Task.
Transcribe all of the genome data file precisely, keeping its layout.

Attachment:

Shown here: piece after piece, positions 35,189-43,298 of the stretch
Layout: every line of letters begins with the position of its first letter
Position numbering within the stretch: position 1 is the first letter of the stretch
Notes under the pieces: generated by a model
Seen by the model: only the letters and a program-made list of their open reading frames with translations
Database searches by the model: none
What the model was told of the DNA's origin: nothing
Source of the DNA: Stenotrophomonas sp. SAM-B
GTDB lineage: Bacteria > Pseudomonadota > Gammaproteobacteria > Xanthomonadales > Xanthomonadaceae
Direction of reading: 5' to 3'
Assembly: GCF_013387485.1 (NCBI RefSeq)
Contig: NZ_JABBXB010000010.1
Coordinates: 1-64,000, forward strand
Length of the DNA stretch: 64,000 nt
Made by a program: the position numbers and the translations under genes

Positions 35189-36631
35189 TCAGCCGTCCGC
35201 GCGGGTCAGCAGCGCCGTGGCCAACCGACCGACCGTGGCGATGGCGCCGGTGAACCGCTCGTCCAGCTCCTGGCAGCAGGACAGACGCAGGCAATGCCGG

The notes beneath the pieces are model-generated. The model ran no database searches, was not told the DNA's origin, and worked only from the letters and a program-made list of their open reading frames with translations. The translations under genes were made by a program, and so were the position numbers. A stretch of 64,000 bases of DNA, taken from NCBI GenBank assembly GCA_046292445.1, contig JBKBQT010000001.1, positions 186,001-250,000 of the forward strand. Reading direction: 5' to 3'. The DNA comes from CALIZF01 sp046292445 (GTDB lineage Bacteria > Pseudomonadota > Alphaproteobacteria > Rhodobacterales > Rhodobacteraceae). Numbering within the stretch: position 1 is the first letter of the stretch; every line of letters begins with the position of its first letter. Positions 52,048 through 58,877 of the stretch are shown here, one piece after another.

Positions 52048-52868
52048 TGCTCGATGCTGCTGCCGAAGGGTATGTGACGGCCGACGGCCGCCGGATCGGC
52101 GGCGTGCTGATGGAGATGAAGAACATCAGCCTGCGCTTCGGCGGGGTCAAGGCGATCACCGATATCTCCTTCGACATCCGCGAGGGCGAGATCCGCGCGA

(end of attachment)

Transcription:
Shown here: piece after piece, positions 35,189-43,298 of the stretch
Layout: every line of letters begins with the position of its first letter
Position numbering within the stretch: position 1 is the first letter of the stretch
Notes under the pieces: generated by a model
Seen by the model: only the letters and a program-made list of their open reading frames with translations
Database searches by the model: none
What the model was told of the DNA's origin: nothing
Source of the DNA: Stenotrophomonas sp. SAM-B
GTDB lineage: Bacteria > Pseudomonadota > Gammaproteobacteria > Xanthomonadales > Xanthomonadaceae
Direction of reading: 5' to 3'
Assembly: GCF_013387485.1 (NCBI RefSeq)
Contig: NZ_JABBXB010000010.1
Coordinates: 1-64,000, forward strand
Length of the DNA stretch: 64,000 nt
Made by a program: the position numbers and the translations under genes

Positions 35189-36631
35189 TCAGCCGTCCGC
35201 GCGGGTCAGCAGCGCCGTGGCCAACCGACCGACCGTGGCGATGGCGCCGGTGAACCGCTCGTCCAGCTCCTGGCAGCAGGACAGACGCAGGCAATGCCGG

The notes beneath the pieces are model-generated. The model ran no database searches, was not told the DNA's origin, and worked only from the letters and a program-made list of their open reading frames with translations. The translations under genes were made by a program, and so were the position numbers. A stretch of 64,000 bases of DNA, taken from NCBI GenBank assembly GCA_046292445.1, contig JBKBQT010000001.1, positions 186,001-250,000 of the forward strand. Reading direction: 5' to 3'. The DNA comes from CALIZF01 sp046292445 (GTDB lineage Bacteria > Pseudomonadota > Alphaproteobacteria > Rhodobacterales > Rhodobacteraceae). Numbering within the stretch: position 1 is the first letter of the stretch; every line of letters begins with the position of its first letter. Positions 52,048 through 58,877 of the stretch are shown here, one piece after another.

Positions 52048-52868
52048 TGCTCGATGCTGCTGCCGAAGGGTATGTGACGGCCGACGGCCGCCGGATCGGC
52101 GGCGTGCTGATGGAGATGAAGAACATCAGCCTGCGCTTCGGCGGGGTCAAGGCGATCACCGATATCTCCTTCGACATCCGCGAGGGCGAGATCCGCGCGA